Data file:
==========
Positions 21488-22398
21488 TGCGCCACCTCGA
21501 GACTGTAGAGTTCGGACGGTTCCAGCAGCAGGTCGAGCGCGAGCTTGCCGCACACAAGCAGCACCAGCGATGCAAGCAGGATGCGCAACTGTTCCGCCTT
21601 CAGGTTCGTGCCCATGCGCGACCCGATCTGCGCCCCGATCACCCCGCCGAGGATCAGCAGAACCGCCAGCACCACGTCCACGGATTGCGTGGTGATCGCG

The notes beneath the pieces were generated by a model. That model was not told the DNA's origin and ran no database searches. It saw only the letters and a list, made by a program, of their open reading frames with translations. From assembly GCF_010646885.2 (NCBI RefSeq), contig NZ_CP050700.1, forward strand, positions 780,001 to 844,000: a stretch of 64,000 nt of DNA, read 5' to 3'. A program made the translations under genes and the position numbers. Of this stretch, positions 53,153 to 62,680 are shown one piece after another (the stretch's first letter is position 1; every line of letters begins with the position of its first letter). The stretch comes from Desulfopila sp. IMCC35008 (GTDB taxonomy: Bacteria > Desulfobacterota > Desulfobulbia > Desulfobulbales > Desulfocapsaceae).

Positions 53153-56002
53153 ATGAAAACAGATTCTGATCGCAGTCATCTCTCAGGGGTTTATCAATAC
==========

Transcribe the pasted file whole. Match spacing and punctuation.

Positions 21488-22398
21488 TGCGCCACCTCGA
21501 GACTGTAGAGTTCGGACGGTTCCAGCAGCAGGTCGAGCGCGAGCTTGCCGCACACAAGCAGCACCAGCGATGCAAGCAGGATGCGCAACTGTTCCGCCTT
21601 CAGGTTCGTGCCCATGCGCGACCCGATCTGCGCCCCGATCACCCCGCCGAGGATCAGCAGAACCGCCAGCACCACGTCCACGGATTGCGTGGTGATCGCG

The notes beneath the pieces were generated by a model. That model was not told the DNA's origin and ran no database searches. It saw only the letters and a list, made by a program, of their open reading frames with translations. From assembly GCF_010646885.2 (NCBI RefSeq), contig NZ_CP050700.1, forward strand, positions 780,001 to 844,000: a stretch of 64,000 nt of DNA, read 5' to 3'. A program made the translations under genes and the position numbers. Of this stretch, positions 53,153 to 62,680 are shown one piece after another (the stretch's first letter is position 1; every line of letters begins with the position of its first letter). The stretch comes from Desulfopila sp. IMCC35008 (GTDB taxonomy: Bacteria > Desulfobacterota > Desulfobulbia > Desulfobulbales > Desulfocapsaceae).

Positions 53153-56002
53153 ATGAAAACAGATTCTGATCGCAGTCATCTCTCAGGGGTTTATCAATAC